Background: Chloroplatinate salts are well-known respiratory sensitizing agents leading to work-related sensitization and allergies in the work environment. No quantitative exposure-response relation has been described for chloroplatinate salts.
Objective: We sought to evaluate the quantitative exposure-response relation between occupational chloroplatinate exposure and sensitization.
Methods: A retrospective cohort study was conducted using routinely collected health surveillance data and chloroplatinate exposure data. Workers who newly entered work between January 1, 2000, and December 31, 2010, were included, and the relation between measured chloroplatinate exposure and sensitization (as determined by skin prick test responses) was analyzed in more than 1000 refinery workers from 5 refineries for whom a total of more than 1700 personal exposure measurements were available.
Results: A clear exposure-response relation was observed, most strongly for more recent platinum salt exposure. Average or cumulative exposure over the follow-up period was less strongly associated with sensitization risk. The exposure-response relation was modified by smoking and atopy.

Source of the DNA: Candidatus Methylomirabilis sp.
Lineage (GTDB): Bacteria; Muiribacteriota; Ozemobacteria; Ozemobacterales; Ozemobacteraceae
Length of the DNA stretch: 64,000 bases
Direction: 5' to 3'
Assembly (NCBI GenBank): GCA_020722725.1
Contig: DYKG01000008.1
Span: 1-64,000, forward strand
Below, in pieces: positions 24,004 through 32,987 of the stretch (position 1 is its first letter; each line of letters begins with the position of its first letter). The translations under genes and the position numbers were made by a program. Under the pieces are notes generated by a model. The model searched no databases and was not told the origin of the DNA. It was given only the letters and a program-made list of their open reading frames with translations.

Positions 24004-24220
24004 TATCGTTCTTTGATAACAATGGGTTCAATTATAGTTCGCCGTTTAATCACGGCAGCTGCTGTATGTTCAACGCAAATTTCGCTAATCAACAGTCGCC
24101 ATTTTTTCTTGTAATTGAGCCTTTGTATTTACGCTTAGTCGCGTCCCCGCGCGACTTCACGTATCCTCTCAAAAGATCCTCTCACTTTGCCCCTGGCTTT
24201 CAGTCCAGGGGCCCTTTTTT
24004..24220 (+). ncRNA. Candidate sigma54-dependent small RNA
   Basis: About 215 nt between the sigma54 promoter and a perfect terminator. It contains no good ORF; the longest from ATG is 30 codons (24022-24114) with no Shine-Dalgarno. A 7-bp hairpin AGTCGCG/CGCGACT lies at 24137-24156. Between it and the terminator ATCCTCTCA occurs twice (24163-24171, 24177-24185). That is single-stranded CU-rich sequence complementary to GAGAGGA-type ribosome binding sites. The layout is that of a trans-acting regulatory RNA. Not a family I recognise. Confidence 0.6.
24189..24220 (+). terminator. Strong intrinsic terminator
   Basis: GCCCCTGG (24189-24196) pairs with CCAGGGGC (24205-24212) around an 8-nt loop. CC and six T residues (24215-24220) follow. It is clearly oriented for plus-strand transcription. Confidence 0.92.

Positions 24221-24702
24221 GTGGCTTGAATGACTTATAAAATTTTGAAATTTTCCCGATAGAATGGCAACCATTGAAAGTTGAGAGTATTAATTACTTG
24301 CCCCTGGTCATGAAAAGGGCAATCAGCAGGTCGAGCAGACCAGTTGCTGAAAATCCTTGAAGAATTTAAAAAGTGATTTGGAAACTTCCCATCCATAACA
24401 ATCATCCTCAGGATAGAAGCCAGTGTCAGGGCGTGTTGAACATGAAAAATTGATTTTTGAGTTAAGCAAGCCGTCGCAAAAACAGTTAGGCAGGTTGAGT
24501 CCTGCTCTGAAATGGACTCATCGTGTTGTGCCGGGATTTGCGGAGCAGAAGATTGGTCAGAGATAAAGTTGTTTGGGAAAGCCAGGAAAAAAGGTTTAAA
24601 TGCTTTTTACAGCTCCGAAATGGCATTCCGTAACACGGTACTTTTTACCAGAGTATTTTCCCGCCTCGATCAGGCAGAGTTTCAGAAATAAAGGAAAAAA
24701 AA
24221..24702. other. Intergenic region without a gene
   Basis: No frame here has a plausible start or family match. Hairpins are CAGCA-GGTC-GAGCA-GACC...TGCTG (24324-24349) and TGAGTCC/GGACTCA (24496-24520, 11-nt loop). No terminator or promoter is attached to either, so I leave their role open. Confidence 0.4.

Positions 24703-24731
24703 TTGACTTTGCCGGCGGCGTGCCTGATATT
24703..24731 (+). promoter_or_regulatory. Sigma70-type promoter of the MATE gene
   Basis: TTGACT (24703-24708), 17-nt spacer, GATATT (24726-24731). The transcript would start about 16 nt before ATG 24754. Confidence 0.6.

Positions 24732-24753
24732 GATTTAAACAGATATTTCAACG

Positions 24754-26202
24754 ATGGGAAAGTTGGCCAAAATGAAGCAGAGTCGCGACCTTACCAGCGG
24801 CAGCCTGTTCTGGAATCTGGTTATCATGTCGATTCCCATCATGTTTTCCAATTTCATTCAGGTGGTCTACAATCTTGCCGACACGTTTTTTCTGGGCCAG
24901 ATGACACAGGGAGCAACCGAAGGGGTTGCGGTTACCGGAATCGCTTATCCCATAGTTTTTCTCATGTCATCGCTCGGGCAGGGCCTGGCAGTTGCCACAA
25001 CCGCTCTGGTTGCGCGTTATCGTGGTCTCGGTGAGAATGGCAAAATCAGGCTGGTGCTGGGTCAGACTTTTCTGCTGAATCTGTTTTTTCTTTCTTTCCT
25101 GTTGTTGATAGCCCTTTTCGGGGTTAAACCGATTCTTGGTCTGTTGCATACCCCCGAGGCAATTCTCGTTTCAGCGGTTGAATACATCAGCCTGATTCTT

Conclusions: Indications exist that recent exposure explains the risk of platinum salt sensitization most strongly. The precision of the estimate of the exposure-response relation derived from this data set appears superior to previous epidemiologic studies conducted on platinum salt sensitization and as a result, might have possible utility for the development of preventive strategies.
Keywords: Sensitization; chloroplatinate salts; exposure response; retrospective cohort study.
Copyright © 2015 American Academy of Allergy, Asthma & Immunology. Published by Elsevier Inc. All rights reserved.